“Rage is a quiet thing,” so - now famously - starts “Simmer”, the lead single from Petals For Armor.
“You think that you’ve tamed it, but it’s lying in wait.” Yet Hayley Williams has never been ‘quiet’; half her life as the lead force of Paramore has well documented her oft formidable fury. Rage for competitors (“Misery Business”), rage for bandmates (“Ignorance”), for their detractors (“Now”) and - in their last album After Laughter - for herself.
Petals For Armor is a display of the multifaceted truth that is ‘femininity’; Williams’ rage is complex yet simple, primal yet now more discrete. “Simmer” encapsulates this in itself, with its brisk syncopation, throbbing pulse and protective embrace. Williams’ voice has always been a dextrous instrument, but finds new vigour here mirroring the ebb and flow of the accompanying instrumentation, a tentative dance that feints and barbs with equal conviction. “If my child needed protection,” Williams posits with eerie calm. “From a fucker like that man / I’d sooner gut him - ‘cause nothing cuts like a mother”; in this instance, you don’t doubt for a second.
It is easy to forget that she is no longer that flame haired 18-year-old we watched grow up, but the unapologetic sensuality, sexuality, vulnerability and insight here can only be attributed to a woman wise to the trappings of the world. The poetry of her lyrics are, at times, inspired: “Think of all the wilted women who crane their necks to reach a window,” Williams muses in matter-of-fact monotony on “Roses/Lotus/Violet/Iris”. “Ripping all their petals off just because he loves me now / I myself was a wilted woman, drowsy in a dark room,” she continues, aware that compromising her agency ultimately fettered her joy. It is no wonder that she has cited the Charles Perrault folktale Bluebeard and its analysis in Women Who Run With The Wolves as an inspiration for this new collection. The throaty wails that inject the track are cry for help.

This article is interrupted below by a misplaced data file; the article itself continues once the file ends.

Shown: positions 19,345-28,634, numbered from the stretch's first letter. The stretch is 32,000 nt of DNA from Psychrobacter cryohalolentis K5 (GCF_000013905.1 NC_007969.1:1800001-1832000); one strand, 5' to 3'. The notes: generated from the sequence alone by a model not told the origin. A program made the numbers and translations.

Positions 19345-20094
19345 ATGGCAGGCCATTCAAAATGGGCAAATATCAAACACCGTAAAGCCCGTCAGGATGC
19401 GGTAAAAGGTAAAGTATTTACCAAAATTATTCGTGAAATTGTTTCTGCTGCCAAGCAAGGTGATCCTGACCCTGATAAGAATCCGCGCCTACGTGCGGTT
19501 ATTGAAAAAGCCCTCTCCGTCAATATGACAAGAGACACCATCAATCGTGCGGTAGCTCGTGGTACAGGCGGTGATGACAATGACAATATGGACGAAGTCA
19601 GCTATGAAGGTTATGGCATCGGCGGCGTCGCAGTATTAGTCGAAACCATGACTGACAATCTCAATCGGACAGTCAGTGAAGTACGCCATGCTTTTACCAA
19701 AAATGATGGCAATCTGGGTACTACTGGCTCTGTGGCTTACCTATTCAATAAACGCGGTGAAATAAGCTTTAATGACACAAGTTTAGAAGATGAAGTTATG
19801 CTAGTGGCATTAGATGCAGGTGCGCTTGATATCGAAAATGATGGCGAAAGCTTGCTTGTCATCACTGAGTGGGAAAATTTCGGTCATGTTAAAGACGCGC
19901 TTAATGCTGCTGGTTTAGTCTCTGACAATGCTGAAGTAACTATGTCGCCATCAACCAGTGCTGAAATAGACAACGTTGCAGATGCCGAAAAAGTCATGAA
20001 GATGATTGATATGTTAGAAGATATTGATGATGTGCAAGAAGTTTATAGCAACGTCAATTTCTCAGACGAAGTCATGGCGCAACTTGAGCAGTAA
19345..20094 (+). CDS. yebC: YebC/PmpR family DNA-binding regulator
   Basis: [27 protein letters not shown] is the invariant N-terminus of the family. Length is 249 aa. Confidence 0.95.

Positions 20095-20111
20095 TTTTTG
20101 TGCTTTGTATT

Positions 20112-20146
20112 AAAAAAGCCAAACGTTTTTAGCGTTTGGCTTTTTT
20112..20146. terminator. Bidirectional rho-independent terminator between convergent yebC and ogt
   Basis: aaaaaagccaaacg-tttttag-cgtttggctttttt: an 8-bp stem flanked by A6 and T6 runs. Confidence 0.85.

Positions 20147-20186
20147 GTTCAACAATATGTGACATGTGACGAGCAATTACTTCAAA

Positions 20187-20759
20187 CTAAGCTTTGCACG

Angela Carter’s reinterpretation of Bluebeard in The Bloody Chamber saw the young woman escape her captor with the aid of her mother, and similarly so Williams liberates herself here. The brazen physicality of “Sudden Desire” and its fierce, gurning guitar capture a carnality lurking barely beneath its surface. This rediscovery of who she is as a woman traverses her sadness and introspection to joy. “I am not lonely, I’m free,” she states in “Cinnamon”, its restless rhythms and Paramore spring leaving a sweet yet earthy taste, whilst the punk urgency of “Over Yet” abates to a lush, sugary chorus. There’s hope for a new beginning found in the bright disco funk of “Pure Love” whilst “Sugar On The Rim”’s slow-burning revelry drops as heavy as its chunky synths; you can practically see the shapes being thrown.
“It took me three days to send you this,” murmurs Williams in a voice-note near the midway point, at the start of “Dead Horse”. “Sorry, I was in a depression, but I’m trying to come out of it now.” The relief of unpicking your stitches for your most vulnerable core to stream free has clearly had a cathartic effect. With Petals For Armor Williams reclaims her story and starts anew: she is her own saviour.